Four children, 14 grandchildren, 30 great grandchildren and one great great grandchild - the numbers roll off Joyce Martin's tongue, the tally of 100 years well lived.
Joyce admits she's a bit perplexed by all the attention she has received on her 100th birthday. She prefers to be in the background, nurturing her family, which she has done from a young age.
Joyce left school at age 13, as dux of her school, and went to work on her family's farm and help her mother raise her siblings. That was the 1930s, the time of the Great Depression and farm life was hard work.
As an aside, she is the oldest surviving student of Wingham Central School.
Joyce, nee Yarnold, was born at Killabakh. It was at a dance at Cedar Party Hall (which no longer exists) that she met her husband-to-be Warwick 'Wok' Martin.
Joyce and Warwick were married at the Anglican Church at Killabakh on September 9, 1939, but the day was not without its dramas. A bushfire was bearing down on the family home and the bridegroom had to help fight the fire before getting dressed for the wedding.
They lived at Burrell Creek and had four children - Richard Warwick, named after Joyce's mother's family (Richardson); Gordon John, Joyce's "war baby"; Mary and Bill (William). At the suggestion of her father-in-law, Gordon is named after Major General Gordon Bennett who escaped the Fall of Singapore in World War II with a few of his officers, by commandeering a small boat, and made their way back to Australia.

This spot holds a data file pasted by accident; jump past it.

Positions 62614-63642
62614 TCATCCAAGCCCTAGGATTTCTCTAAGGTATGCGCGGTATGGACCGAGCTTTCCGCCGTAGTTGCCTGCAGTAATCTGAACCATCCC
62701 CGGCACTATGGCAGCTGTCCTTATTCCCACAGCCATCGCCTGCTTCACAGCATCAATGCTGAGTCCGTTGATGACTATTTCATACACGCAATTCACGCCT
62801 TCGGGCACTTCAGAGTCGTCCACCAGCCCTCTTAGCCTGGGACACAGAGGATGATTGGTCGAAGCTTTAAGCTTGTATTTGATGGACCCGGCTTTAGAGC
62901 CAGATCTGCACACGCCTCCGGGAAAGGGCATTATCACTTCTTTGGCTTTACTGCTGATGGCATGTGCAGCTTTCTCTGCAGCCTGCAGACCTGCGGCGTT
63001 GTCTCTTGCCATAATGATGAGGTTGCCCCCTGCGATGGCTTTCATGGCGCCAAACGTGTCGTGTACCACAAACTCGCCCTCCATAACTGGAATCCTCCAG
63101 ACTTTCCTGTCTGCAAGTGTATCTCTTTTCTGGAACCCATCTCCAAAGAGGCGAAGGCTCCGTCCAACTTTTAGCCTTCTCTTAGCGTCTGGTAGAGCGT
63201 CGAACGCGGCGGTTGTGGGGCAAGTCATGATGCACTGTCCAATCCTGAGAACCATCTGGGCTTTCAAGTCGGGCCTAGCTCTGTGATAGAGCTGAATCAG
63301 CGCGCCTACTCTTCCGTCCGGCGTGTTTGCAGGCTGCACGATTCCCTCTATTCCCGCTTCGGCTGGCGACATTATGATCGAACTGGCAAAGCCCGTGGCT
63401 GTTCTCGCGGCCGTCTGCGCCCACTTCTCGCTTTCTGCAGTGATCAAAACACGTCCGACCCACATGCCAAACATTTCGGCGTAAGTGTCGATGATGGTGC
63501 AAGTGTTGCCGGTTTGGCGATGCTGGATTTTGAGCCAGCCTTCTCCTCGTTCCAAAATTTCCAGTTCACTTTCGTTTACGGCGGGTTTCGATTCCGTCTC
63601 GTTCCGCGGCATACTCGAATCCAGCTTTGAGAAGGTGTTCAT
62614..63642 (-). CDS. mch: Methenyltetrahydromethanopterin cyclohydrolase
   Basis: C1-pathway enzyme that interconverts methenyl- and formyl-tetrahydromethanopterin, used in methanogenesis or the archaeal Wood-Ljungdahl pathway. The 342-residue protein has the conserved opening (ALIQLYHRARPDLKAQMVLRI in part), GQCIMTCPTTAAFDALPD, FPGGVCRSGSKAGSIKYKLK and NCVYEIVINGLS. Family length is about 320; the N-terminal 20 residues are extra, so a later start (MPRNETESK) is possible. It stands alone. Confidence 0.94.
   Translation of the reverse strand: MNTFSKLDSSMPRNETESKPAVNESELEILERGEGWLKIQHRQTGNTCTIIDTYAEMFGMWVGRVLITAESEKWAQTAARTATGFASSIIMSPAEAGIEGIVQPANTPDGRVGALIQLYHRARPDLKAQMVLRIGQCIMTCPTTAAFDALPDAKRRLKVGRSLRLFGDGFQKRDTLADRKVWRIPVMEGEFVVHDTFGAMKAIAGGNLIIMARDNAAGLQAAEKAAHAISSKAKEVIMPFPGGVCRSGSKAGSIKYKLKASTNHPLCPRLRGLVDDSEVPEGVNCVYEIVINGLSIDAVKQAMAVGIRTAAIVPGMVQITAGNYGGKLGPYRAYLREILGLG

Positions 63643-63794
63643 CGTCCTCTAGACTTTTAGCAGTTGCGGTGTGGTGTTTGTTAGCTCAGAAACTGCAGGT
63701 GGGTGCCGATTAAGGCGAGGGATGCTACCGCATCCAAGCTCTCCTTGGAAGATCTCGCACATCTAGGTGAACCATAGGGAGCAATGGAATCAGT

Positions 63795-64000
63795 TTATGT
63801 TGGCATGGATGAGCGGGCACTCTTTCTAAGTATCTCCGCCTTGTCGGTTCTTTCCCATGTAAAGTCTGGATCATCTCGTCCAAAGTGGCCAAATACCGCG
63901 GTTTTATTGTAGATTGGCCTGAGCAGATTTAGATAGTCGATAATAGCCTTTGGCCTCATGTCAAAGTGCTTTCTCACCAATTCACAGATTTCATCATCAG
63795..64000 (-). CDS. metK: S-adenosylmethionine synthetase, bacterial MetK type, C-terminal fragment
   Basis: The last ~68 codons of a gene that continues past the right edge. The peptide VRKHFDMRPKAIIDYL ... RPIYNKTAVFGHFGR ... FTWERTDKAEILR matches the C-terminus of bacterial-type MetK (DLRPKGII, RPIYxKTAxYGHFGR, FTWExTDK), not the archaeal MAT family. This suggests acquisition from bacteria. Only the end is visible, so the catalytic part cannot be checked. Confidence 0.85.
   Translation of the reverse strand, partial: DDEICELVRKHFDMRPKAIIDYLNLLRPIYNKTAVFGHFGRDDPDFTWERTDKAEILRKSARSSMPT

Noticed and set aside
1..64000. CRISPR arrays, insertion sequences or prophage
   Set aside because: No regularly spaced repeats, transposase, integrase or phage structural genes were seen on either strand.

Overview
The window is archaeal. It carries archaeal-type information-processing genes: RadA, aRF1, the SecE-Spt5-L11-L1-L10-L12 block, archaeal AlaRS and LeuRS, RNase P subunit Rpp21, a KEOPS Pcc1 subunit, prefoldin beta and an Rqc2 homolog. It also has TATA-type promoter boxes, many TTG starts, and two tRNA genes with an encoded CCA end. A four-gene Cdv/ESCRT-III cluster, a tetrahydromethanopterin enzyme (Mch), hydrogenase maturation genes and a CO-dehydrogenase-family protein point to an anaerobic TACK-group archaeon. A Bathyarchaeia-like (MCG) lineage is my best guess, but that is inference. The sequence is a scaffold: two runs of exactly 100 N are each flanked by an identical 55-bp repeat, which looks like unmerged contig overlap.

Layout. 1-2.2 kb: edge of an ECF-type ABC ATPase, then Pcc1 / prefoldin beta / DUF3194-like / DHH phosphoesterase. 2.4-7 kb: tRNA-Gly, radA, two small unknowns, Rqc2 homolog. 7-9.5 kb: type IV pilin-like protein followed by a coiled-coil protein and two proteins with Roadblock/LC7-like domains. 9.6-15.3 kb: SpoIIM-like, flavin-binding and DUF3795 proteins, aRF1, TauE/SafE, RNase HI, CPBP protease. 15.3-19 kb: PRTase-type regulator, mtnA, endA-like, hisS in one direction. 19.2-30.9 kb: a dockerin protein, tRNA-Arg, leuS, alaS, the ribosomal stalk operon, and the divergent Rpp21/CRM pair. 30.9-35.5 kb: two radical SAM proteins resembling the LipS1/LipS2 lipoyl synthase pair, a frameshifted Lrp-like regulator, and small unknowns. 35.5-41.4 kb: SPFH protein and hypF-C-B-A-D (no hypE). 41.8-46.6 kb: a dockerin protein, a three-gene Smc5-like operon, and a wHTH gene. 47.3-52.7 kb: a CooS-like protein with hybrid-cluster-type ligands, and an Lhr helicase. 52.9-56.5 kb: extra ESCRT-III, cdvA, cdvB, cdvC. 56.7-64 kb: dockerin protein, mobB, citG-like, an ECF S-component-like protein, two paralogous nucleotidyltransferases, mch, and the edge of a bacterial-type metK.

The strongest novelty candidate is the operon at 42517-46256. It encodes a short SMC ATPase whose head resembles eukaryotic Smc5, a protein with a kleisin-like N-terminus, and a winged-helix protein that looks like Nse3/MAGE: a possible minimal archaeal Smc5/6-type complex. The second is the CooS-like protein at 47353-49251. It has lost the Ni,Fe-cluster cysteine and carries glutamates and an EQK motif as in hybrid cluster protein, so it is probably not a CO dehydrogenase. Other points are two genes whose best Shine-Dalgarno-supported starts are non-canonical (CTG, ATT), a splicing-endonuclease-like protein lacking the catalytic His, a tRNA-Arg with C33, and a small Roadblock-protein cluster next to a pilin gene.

Warwick died 27 years ago. Mary nursed her husband Sergio Pilotto through a long illness and when he died, 10 years ago, Joyce moved in with her daughter to be well looked after. Joyce fell ill with influenza last year and Mary was on hand to nurse her through it, by feeding her well and seeing she spent plenty of time in the sun.
And from her seat in the sun Joyce loves to watch the dew on the grass in the mornings and the shadows cast by the she-oaks in the back yard. She also takes pride in her lime tree which has endured three relocations since it was planted at her Wingham home and is still bearing fruit.
May 25, 2020 marked Joyce's 100th birthday. The day before, as a tribute and with COVID-19 restrictions in place, the family arranged a drive-by with a hundred plus family and friends taking part.
On the actual day of her birthday, Monday, Joyce learned why she hadn't been required to collect the mail from her roadside mailbox. In front of her daughter and sons Richard and Gordon and their wives - Bill had to leave to go to work - Joyce opened many envelopes including congratulations from the Queen, the Prime Minister, and many other dignitaries as well as family and friends.
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